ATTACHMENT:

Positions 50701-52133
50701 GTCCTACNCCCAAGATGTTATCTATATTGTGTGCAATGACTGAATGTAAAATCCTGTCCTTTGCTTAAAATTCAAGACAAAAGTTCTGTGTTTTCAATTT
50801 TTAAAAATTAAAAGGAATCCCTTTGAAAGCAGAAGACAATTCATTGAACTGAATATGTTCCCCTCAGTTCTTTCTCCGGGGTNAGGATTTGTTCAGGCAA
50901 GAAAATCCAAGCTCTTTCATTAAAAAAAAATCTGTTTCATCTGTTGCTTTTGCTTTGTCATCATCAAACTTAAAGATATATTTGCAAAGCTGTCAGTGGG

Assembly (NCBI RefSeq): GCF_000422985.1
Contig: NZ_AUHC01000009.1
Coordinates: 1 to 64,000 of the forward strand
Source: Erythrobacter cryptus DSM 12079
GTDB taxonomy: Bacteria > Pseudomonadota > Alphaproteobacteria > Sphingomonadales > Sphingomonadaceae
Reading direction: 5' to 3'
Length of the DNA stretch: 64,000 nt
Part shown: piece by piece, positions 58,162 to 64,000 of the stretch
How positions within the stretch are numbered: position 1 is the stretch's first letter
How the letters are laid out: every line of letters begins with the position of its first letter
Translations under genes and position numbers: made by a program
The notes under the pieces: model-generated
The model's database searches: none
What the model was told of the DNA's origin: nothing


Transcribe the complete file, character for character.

Positions 50701-52133
50701 GTCCTACNCCCAAGATGTTATCTATATTGTGTGCAATGACTGAATGTAAAATCCTGTCCTTTGCTTAAAATTCAAGACAAAAGTTCTGTGTTTTCAATTT
50801 TTAAAAATTAAAAGGAATCCCTTTGAAAGCAGAAGACAATTCATTGAACTGAATATGTTCCCCTCAGTTCTTTCTCCGGGGTNAGGATTTGTTCAGGCAA
50901 GAAAATCCAAGCTCTTTCATTAAAAAAAAATCTGTTTCATCTGTTGCTTTTGCTTTGTCATCATCAAACTTAAAGATATATTTGCAAAGCTGTCAGTGGG

Assembly (NCBI RefSeq): GCF_000422985.1
Contig: NZ_AUHC01000009.1
Coordinates: 1 to 64,000 of the forward strand
Source: Erythrobacter cryptus DSM 12079
GTDB taxonomy: Bacteria > Pseudomonadota > Alphaproteobacteria > Sphingomonadales > Sphingomonadaceae
Reading direction: 5' to 3'
Length of the DNA stretch: 64,000 nt
Part shown: piece by piece, positions 58,162 to 64,000 of the stretch
How positions within the stretch are numbered: position 1 is the stretch's first letter
How the letters are laid out: every line of letters begins with the position of its first letter
Translations under genes and position numbers: made by a program
The notes under the pieces: model-generated
The model's database searches: none
What the model was told of the DNA's origin: nothing